Please use this identifier to cite or link to this item: https://hdl.handle.net/2440/33904
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Type: Book chapter
Title: Otorhinolaryngology - head and neck surgery
Author: Douglas, R.
Wormald, P.
Citation: Assisting at surgical operations. A practical guide, 2006 / Comus Whalan (ed./s), pp.140-144
Publisher: Cambridge University Press
Publisher Place: India
Issue Date: 2006
ISBN: 0521680816
9780521680813
Editor: Comus Whalan
Abstract: Otorhinolaryngology-head and neck surgery (ORL-HNS) is a relatively new surgical subspecialty. It offers many challenges to the surgeon and his or her assistant because of the diversity of structures operated upon. These include the ear, nose, mouth, throat, larynx and neck. Thyroid and parathyroid surgery is being performed increasingly by head and neck surgeons, and facial plastic surgery is comprising a greater part of the ORL-HNS workload. Access to these structures is often limited and many of the structures are small, requiring either a microscope or endoscope to provide magnification for adequate visualization for surgery. Due to the proximity of vital structures, such as the brain, cranial nerves, eyes and large vascular structures, surgery can be very challenging and sometimes stressful. Some cases provide an extra challenge to both the anaesthetic and surgical teams by having compromised upper airways. Preparation of the patient As an assistant, it is always beneficial to your medical education, and often helpful to the smooth running of the surgical team, if you familiarise yourself with the patient's case-notes pre-operatively. Because of the complicated anatomy of the area, having the patient's CT or MRI scans available in the operating room is often important, and when possible you should review the scans on the light-box or computer screen preoperatively. For ear cases, locating the latest pure tone audiogram in the case-notes and knowing the extent of hearing deficit is advantageous. For all operations being performed on one side only, it is a potentially useful safeguard for you to know which is the correct side (see also p. 21).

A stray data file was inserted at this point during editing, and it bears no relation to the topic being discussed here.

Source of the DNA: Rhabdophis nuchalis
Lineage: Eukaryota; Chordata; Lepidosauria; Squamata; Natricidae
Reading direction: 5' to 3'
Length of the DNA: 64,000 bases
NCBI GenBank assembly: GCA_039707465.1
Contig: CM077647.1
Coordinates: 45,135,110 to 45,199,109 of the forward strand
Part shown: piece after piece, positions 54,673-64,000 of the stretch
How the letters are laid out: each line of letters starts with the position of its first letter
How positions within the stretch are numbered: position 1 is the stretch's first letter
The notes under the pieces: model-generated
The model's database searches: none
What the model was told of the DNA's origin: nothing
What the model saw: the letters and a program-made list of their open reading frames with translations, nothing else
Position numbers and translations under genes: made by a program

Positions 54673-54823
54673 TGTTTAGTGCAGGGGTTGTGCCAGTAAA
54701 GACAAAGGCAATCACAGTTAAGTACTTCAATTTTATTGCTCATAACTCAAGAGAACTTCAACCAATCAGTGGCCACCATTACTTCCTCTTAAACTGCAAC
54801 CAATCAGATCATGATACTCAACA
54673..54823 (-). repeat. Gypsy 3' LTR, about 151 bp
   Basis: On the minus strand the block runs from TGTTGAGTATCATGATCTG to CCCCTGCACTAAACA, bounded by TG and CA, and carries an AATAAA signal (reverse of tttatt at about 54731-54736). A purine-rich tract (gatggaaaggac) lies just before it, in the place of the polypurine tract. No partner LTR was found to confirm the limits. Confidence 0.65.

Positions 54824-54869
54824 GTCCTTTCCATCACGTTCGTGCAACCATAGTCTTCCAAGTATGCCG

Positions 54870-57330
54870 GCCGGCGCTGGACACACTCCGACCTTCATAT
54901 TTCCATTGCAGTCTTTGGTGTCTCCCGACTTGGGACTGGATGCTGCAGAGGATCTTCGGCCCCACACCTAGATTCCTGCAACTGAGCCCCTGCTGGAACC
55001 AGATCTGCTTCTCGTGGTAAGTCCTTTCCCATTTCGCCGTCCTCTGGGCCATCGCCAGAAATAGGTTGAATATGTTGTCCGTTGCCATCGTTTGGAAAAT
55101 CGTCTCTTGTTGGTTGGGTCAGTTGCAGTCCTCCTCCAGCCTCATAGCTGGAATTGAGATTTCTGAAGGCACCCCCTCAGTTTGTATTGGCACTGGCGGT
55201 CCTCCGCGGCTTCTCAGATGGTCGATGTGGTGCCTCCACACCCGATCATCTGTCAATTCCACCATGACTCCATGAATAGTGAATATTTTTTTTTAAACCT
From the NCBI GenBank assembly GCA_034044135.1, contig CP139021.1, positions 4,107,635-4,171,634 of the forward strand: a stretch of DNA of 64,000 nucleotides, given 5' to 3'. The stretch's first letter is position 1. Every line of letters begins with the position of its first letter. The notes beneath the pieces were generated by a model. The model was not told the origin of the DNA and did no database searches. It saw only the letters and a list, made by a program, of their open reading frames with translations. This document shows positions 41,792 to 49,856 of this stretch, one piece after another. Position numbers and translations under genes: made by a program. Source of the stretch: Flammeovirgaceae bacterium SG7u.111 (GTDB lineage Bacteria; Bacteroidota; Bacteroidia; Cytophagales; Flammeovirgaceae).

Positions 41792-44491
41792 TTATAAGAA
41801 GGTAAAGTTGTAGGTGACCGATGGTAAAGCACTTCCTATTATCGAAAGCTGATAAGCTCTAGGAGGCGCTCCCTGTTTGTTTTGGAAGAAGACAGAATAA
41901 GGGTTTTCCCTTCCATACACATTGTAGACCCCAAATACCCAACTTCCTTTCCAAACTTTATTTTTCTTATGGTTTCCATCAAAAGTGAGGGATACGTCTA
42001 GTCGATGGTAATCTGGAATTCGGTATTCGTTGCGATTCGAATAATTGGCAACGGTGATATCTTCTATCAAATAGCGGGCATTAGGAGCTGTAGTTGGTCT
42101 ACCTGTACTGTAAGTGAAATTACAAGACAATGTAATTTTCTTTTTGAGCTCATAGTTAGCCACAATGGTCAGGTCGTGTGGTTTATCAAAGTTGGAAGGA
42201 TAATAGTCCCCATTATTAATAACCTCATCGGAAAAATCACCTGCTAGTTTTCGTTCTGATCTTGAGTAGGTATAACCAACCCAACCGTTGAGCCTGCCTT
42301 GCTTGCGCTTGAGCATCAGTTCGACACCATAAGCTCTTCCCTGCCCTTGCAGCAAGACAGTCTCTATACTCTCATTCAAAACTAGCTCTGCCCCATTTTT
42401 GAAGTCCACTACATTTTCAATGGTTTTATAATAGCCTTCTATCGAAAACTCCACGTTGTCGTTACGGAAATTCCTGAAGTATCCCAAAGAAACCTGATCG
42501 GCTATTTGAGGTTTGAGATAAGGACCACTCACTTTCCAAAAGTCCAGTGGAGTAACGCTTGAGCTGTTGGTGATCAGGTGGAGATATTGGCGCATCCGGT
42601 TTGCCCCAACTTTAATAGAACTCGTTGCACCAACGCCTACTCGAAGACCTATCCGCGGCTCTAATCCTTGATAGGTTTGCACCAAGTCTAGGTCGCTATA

DOI: 10.1017/CBO9780511545764.020
Appears in Collections:Aurora harvest
Surgery publications

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